|The Colour of Molesworth
||[Jan. 10th, 2011|11:40 pm]
Diane spotted someone’s Twitter enquiry about the skool uniform colours of that admirable educational institution St Custard’s, but when she asked my advice, to mutual surprise I couldn't produce an answer straight away. So I went looking. Well, you do, don’t you?
It would seme that Skool uniform colours aren't described anywhere in the text, at least nowhere I spotted during an admittedly cursory flip through my copy of The Compleet Molesworth. The interior black and white line drawings by Ronald Searle most frequently show a light blazer with dark lapels, light piping and a badge on the breast pocket.
How to be Topp (Armada and Armada Lion, also Puffin, all early-1970s paperbacks) represent it as a yellow blazer with black piping, which is also the colour scheme used on at least one (the US?) version of Back in the Jug Agane, an edition of The Compleet Molesworth, (Pavilion 1985) and a retitled compilation simply called Molesworth (Penguin Modern Classics 2009.) The most common cover for Whizz for Atomms shows Molesworth 1 in a bubble-helmeted space-suit, though it does have a school badge on the chest, but lurking in the depths of Google Images (it was lurking, not me) I found a tiny cover image of an Atomms cover where once again he is clad in yellow-and-black. This colour scheme is not only the one most recently and frequently used, it's probably the most easily recognised, and also most closely represents the light-blazer-with-dark-piping of the monochrome drawings.
The above fakts are correkt for a change. I had all of the above books when I too was but a mere skoolboy, but after the passage of many years, had cause to check my recollections in the aforesaid Google Images. (Posh prose eh? Go it, Morwood.)
However Searle's drawings also show a light blazer with light lapels and dark piping, a dark blazer with dark lapels and light piping, and a "Henley Regatta" striped blazer suitable for both Fotherington-Thomas and that rather unsettling pupil whose "developing individual character" evidently includes Resurrection, and not the kind taught in Divinity. These are all in Down with Skool, so it's not a change of uniform between different books. Long trousis are usual, with shorts for new bugs. The school cap is always represented as being "hooped" – horizontally striped – light and dark, with a badge at the front.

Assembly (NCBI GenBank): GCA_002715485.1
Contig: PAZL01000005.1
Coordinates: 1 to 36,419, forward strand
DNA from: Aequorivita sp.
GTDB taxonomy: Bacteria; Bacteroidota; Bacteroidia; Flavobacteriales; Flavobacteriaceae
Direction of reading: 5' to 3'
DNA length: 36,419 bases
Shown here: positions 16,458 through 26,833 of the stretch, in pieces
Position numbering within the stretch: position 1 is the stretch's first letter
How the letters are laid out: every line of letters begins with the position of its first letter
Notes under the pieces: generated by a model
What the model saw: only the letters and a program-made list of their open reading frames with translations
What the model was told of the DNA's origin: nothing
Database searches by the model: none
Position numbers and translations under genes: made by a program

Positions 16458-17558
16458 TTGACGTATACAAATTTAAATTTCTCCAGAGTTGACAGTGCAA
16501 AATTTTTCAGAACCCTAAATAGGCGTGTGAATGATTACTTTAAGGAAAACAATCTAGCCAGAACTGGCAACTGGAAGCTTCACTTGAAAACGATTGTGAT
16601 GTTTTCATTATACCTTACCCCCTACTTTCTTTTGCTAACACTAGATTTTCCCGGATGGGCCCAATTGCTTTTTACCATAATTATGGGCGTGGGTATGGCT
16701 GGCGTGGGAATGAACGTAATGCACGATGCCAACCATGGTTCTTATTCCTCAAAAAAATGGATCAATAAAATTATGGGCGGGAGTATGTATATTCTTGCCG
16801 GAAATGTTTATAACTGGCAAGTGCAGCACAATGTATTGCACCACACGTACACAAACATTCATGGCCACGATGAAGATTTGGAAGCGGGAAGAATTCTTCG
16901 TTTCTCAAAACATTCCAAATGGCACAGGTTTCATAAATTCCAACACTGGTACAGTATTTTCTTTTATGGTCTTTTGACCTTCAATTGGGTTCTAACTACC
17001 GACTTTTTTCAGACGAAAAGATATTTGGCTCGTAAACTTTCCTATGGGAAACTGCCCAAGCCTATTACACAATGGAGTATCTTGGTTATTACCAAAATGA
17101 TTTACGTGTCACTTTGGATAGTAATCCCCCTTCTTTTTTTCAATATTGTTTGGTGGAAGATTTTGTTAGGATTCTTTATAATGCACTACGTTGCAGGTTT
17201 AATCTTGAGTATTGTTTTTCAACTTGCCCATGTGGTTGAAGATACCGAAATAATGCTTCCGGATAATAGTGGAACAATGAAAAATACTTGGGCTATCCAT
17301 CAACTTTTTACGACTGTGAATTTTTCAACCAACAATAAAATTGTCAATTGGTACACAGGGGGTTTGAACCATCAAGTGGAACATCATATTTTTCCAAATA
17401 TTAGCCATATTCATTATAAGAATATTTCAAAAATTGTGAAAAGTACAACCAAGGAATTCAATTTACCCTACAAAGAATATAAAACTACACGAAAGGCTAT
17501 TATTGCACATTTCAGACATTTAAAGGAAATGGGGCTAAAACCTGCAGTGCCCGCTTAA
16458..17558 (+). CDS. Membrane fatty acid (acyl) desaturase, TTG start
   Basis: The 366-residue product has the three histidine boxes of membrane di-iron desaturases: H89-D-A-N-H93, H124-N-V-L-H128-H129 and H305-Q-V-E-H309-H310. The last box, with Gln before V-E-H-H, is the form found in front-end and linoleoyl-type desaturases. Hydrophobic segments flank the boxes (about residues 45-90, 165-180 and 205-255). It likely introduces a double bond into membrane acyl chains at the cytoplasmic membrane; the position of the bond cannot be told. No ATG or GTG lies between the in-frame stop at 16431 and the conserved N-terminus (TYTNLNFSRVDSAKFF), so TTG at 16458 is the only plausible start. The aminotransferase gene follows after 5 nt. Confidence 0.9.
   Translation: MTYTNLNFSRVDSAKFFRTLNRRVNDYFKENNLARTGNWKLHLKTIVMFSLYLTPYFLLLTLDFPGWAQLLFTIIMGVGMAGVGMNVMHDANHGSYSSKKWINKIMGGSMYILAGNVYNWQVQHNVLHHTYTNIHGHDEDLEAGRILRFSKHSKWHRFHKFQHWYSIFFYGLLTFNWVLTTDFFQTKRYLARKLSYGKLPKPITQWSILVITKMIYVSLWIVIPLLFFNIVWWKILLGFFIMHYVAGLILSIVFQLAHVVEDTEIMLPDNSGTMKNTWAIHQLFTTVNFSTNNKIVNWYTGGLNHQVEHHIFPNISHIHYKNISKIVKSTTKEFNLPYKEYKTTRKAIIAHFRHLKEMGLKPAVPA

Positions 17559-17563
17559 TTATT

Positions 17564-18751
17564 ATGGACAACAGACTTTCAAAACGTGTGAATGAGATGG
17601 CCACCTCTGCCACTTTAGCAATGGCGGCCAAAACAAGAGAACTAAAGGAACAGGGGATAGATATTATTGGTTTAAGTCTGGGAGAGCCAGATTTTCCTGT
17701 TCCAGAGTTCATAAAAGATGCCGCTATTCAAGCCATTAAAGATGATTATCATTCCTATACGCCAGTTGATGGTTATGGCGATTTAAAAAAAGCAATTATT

The Down with School cover of the Armada and Armada Lion 1970s paperback shows a red blazer with yellow piping and a red and yellow hooped cap; these colours also appear on the cover of Back in the Jug again (same publisher, and when viewed alongside Down with Skool, very clearly the same cover designer.) The red blazer also appears on a reissue (or possibly US edition) of The Compleet Molesworth but when compared to the frequency of the yellow-and-black colour scheme, the red-and-yellow is no more than a temporary aberration.
Or hav I missed something…?
(And I note that miss_next is looking for some information about Radio Malt. I shall go looking for that, too. Funny that two questions about Molesworth would pop up on the same day... It must be an omen.)
Is the Molesworth illumination to the inner cover of Down with Skool
anything like this?
And furthermore, here's the strange YouTube stop-motion thing
I've been wondering why Rupert ("Ron Weasley") Grint keeps popping up in searches involving Molesworth and his book titles; it turns out he did a reading of "Down with Skool" for the BeebBeebSee.
At least I think it was a reading, because I can't imagine how you'd start to dramatise something like this, and
since a large part of Molesworth's dotty charm is his idiosyncratic approach to spelling, any vocal version is going to have to work harder than usual. Must download one of the several versions and give it a listen...
SO I've listened to "Down with Skool..."
It really is a sort of semi-dramatisation, with Grint voicing Molesworth (and, equally importantly, his "reel thorts".) There's a small additional cast of others playing "everyone else" - teachers, parents and a tribe of rebellious prunes (yes, really) - and a generous sprinkling of sound-effect stings from the BBC SFX archive (often misplaced or not needed: the equivalent of saying "this is a joke" in case people don't get it.)
But does it work?
No, not really. Obviously all the visual stuff - eccentric spelling, sudden EMPHASIS, breathless run-on sentences and a cavalier approach to punctuation - is gone, as well as Searle's artwork.
What remains is pretty leaden stuff, mostly because it sounds like Rupert Grint phoned in his performance. No, something phoned in would have had more animation; this, delivered in a flat, seldom-varying monotone not far removed from a good speech synthesizer, was texted* in.
(*Discuss Molesworthian English as an ancestor of modern chatspeak - five pages, begin...)
The studio director is equally to blame for accepting such a lacklustre reading. In fact the whole thing sounds oddly more like the first read-through than a finished production, as if they ran out of time and had to use a rehearsal recording.
I wanted to like it. There were so many places where a bit more spark - "Let's have that again, Rupert, and this time let's hear you really hate the prospect of a Botany walk" - would have made the lines funnier, and maybe even audibly simulated the visual humour of the spelling, punctuation and so on. So many chances, and every one of them missed.
It's a real shame.